In a tizzy over news that Eggo waffles will be in short supply nationwide through mid-2010, lazy breakfasters have begun hoarding and protesting. "What will America run on?" says Hamilton Nolan at Gawker. "America doesn't run on Dunkin...To remove Eggos from our morning routine...threatens the American Morning." (Watch a local report about customers dealing with an Eggo shortage.) Kelloggs cites factory difficulties to explain the sudden dearth of toaster-ready waffles, but conspiracy theories abound. What's behind the shortage?
Global Warming: This isn't a laughing matter, says the Economist. "Production problems at key Kellogg facilities…are directly related to the epic flooding that recently plagued the area. That flooding has in turn been linked to a warming climate."
"Food for thought"
Pestilence: Kellogg's Eggo FAQ blames the Atlanta plant's shutdown on heavy rains, "but that's only part of the story," says ABC News' Brian Hartman. The plant shuttered last fall after inspectors found potentially harmful Listeria bacteria in the waffles. The company has confirmed this, but there's still "no mention of Listeria" in Eggo's formal press release.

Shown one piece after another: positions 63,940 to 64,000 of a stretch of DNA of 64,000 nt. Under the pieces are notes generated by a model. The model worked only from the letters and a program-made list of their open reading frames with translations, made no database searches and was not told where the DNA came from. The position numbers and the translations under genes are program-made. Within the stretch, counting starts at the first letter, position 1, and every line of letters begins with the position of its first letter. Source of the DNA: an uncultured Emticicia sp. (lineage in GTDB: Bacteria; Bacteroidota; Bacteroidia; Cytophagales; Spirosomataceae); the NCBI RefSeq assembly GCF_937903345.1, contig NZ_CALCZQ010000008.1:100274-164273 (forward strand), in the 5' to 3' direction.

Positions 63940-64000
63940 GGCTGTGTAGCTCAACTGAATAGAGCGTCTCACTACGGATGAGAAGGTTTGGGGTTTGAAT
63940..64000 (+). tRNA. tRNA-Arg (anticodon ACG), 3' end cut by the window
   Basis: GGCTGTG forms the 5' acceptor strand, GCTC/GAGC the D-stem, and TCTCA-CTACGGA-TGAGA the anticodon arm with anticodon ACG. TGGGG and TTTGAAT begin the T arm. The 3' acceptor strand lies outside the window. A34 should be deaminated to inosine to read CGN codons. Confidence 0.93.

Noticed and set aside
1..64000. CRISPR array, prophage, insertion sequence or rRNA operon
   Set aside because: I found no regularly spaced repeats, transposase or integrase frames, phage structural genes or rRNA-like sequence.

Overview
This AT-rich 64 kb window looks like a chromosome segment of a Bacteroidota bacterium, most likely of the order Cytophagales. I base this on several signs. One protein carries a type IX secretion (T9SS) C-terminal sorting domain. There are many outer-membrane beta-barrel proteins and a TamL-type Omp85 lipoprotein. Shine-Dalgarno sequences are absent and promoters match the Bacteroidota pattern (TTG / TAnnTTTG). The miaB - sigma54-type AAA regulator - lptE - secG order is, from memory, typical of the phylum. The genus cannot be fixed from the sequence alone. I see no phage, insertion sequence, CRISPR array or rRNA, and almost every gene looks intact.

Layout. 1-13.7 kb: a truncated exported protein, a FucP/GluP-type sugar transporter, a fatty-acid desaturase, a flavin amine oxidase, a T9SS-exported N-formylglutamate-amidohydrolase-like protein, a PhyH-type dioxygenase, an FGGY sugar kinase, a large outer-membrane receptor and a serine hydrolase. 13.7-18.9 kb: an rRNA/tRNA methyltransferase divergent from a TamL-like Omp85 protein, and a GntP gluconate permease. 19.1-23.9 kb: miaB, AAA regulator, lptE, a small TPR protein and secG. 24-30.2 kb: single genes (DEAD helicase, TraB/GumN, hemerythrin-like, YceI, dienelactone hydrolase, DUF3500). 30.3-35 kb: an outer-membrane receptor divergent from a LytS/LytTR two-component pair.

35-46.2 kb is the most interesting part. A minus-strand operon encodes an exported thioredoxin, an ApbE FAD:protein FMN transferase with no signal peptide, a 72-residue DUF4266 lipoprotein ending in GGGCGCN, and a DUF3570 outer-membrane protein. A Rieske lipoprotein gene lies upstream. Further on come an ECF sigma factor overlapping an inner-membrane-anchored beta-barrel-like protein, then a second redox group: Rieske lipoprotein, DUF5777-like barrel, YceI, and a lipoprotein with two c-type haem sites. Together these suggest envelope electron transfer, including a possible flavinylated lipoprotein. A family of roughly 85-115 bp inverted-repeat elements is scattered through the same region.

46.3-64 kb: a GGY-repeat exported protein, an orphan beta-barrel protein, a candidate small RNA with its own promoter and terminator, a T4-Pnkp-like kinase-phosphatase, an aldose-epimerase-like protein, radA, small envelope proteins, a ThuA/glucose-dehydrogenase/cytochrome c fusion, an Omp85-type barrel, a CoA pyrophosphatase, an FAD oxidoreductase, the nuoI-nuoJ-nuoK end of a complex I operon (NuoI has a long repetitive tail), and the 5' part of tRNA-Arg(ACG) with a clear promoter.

"Eggo waffle shortage" Bacteria first forced plant closure"
Corporate Ineptitude: The company is "doing damage control…directing the waffle-mad masses to its company hotline," but the uproar would have "dumbfounded" Eggo's small-town founders, says Patrick May at Mercury News. The confluence of events leading to this crisis would never have occurred had Kellogg's not gobbled up the once-efficient company.
"Eggo uproar would have dumbfounded San Jose creator of the popular and now scarce frozen waffle"
Corporate Greed: Again and again, says Addie Broyles at Austin 360, companies have found that there's no better way to sell what they do have than to announce an impending shortage. One way or the other, the "collective freak-out" over the waffle shortage will be good business for Kellogg.
"Canned pumpkin shortage? Don't bet your pie on it"